As a writer, you know that if you want to get any writing done on a regular basis, a writing routine is in order. As much as we would love to sit down at our writing workspaces only when we are feeling a burst of inspiration, that’s a good way to miss deadlines and let projects stagnate.
But what should we do when we feel like it’s our routine that’s stagnating? What if your writing routine is something that you drag yourself through as just one more of your daily obligations?
Maybe you’re not enjoying your hour of writing at the coffee shop as much as you used to, or you find yourself glancing at the clock after every few sentences you get down. These are not the circumstances that foster productive, creative writing time.
Luckily, there’s much that you can do about that. I have four tips for livening up your boring writing routine.
I was one of those kids who had to stay inside to practice the piano, who got to take time off from school for competitions, and took music theory exams on my own time.
Was I always thrilled to be doing this? Nope! But am I glad I did? Absolutely.
It wasn’t until my love-hate relationship with playing instruments settled firmly on “love” that I realized that having studied music for years taught me some valuable life lessons, including ones that can be applied to my writing.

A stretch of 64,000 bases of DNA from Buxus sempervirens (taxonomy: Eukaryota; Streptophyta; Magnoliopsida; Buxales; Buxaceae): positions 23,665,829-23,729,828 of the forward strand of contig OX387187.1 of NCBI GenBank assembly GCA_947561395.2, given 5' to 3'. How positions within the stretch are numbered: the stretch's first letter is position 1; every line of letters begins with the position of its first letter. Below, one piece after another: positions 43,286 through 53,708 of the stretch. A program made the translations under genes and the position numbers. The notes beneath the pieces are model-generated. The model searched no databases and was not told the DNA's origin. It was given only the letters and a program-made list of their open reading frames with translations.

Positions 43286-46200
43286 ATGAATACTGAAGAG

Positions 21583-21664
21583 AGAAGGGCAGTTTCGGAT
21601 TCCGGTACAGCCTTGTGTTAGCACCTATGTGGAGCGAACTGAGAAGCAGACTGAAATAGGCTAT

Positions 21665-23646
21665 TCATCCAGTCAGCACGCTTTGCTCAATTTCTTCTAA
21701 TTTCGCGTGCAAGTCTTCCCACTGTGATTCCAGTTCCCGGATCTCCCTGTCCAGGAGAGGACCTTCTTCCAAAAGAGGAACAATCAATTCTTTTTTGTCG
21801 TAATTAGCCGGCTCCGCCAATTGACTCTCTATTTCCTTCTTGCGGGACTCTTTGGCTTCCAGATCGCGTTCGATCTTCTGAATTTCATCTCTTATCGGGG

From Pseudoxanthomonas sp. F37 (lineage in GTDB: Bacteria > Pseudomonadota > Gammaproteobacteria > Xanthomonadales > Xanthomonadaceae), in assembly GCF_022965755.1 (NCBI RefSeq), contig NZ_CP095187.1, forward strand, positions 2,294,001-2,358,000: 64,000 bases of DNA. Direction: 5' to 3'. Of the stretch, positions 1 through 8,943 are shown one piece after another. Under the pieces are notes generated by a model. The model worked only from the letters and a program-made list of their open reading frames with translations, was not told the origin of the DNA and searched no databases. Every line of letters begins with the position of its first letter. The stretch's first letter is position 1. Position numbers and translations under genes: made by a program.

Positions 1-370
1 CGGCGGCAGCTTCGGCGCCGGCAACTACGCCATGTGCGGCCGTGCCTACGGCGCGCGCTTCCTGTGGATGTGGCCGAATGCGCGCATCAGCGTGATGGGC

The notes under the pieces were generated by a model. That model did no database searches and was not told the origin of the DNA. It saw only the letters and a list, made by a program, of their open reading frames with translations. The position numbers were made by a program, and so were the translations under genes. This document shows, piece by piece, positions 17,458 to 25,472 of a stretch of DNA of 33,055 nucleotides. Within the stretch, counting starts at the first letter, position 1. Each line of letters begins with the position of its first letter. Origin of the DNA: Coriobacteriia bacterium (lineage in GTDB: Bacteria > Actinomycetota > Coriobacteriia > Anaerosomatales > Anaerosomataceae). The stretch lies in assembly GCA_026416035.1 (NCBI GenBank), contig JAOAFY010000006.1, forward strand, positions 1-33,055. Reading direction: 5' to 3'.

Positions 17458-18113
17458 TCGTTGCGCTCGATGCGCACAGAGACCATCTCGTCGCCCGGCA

This is what I learned about writing from studying music.Continue reading
Do you have a favorite font? Are you dedicated to Times New Roman, or are you more of an “anything-but-Wingdings” kind of writer? Maybe you haven’t given your choice of font much thought.
I used to fall into the latter category, until at university I heard about a guy who claimed that when he wrote his essays in the Georgia font, he got better grades than when he used other fonts. Now, I received this anecdote with a healthy dose of skepticism, but when you’re drowning in essay deadlines, anything is worth a try.
I did get some solid marks with Georgia, but there were too many factors at play for me to be able to attribute my success to the font. How much difference can a font really make?
As it turns out, more than you might think, and it’s not just about getting better grades.
Poetry seems to be one of those things that you either love or hate.
Were you the kid making begrudging rhymes in your high school English class, or the one putting their heart and soul into every cheesy metaphor? Either way, you turned out to be a writer, which means you have something to learn from revisiting poetry.
Here at Craft Your Content, Amanda Stein has already explored how reading poetry benefits writers, but what about writing poetry?
Attempted by few since their student days, writing poetry is a creative, fun method of boosting your writing skills in ways that you might not expect. Whether you are used to writing no-nonsense copy, chatty blogs, or high-fantasy novels, consider making poetry part of your writing practice. Let’s take a look at what writing poetry can do for you.Continue reading